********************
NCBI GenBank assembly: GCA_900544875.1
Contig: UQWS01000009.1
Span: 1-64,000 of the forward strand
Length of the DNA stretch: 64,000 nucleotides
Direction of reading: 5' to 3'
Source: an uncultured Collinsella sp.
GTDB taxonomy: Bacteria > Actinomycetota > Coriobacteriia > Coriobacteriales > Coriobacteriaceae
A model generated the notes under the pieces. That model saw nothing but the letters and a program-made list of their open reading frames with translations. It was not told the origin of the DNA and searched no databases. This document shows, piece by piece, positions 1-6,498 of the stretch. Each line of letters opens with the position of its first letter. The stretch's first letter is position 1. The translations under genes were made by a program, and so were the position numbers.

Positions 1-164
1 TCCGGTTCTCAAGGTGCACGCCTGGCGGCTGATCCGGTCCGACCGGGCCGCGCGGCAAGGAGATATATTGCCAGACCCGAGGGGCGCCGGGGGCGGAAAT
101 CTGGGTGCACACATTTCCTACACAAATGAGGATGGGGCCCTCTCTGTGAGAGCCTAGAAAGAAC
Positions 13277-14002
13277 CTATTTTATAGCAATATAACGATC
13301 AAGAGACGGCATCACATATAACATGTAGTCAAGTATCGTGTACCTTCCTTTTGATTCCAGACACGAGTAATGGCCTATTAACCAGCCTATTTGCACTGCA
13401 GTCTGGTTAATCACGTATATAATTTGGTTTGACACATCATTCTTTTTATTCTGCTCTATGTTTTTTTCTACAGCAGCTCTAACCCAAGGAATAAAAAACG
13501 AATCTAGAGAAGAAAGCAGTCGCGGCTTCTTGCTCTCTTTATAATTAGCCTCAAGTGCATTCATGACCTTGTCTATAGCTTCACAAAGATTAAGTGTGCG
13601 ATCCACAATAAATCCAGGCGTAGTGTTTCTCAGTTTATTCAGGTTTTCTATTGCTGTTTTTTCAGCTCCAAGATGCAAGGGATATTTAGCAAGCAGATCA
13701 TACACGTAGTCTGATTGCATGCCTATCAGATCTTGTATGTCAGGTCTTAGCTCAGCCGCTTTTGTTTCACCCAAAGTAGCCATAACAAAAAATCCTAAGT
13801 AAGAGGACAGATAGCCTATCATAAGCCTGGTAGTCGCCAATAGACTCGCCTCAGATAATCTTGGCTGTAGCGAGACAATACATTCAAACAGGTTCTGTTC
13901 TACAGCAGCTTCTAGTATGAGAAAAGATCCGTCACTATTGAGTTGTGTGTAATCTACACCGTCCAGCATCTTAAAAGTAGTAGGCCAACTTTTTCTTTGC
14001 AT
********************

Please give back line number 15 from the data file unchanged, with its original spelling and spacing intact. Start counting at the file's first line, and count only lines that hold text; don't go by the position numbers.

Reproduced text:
13401 GTCTGGTTAATCACGTATATAATTTGGTTTGACACATCATTCTTTTTATTCTGCTCTATGTTTTTTTCTACAGCAGCTCTAACCCAAGGAATAAAAAACG